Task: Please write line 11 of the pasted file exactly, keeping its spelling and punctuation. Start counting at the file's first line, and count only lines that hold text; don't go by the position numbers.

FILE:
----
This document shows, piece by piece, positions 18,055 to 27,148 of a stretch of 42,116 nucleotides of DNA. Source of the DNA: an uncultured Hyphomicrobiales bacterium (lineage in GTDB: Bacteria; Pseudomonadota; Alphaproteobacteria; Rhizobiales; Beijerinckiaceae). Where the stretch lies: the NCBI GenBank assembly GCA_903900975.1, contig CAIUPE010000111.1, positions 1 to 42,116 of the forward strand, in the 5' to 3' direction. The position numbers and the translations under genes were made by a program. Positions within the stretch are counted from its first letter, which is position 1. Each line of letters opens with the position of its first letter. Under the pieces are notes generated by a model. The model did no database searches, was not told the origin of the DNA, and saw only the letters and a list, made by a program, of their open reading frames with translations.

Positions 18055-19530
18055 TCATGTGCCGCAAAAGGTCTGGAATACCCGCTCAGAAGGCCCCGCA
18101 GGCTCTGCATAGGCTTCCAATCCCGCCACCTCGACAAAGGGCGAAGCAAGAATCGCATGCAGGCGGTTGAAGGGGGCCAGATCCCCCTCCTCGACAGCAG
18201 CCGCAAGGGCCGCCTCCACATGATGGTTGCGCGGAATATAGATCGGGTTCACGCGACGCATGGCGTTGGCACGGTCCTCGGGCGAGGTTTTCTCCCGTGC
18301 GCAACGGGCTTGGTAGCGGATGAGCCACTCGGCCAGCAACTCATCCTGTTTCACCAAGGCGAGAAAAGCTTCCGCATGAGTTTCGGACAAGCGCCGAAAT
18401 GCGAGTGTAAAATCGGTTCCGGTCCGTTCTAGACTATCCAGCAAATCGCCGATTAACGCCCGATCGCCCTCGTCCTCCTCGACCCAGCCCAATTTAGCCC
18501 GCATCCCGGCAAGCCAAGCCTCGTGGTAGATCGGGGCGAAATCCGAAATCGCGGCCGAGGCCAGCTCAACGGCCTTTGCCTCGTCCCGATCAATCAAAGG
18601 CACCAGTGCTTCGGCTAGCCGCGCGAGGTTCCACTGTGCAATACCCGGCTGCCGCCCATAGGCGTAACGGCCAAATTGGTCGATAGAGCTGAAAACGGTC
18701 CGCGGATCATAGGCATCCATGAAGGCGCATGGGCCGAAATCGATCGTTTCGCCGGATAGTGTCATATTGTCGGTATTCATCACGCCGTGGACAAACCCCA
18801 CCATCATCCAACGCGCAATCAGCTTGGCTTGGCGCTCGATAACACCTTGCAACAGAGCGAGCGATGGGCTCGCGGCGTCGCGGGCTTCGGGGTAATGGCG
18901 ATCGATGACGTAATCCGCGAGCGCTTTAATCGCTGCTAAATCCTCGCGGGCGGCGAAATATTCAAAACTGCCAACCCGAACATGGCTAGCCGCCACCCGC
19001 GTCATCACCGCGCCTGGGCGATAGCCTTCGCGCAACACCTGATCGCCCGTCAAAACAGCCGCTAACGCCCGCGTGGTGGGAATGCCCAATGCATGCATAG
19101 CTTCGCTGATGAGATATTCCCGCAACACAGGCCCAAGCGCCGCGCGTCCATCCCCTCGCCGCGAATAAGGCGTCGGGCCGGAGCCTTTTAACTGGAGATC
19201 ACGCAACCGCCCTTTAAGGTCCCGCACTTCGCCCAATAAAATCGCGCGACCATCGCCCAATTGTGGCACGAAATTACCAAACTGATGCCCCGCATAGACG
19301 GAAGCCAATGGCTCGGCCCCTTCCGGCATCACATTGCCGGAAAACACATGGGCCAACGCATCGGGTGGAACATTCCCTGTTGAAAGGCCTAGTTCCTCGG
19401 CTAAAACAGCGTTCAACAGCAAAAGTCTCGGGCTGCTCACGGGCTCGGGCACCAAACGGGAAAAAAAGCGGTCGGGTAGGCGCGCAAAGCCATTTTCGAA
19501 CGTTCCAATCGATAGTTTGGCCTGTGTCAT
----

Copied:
18801 CCATCATCCAACGCGCAATCAGCTTGGCTTGGCGCTCGATAACACCTTGCAACAGAGCGAGCGATGGGCTCGCGGCGTCGCGGGCTTCGGGGTAATGGCG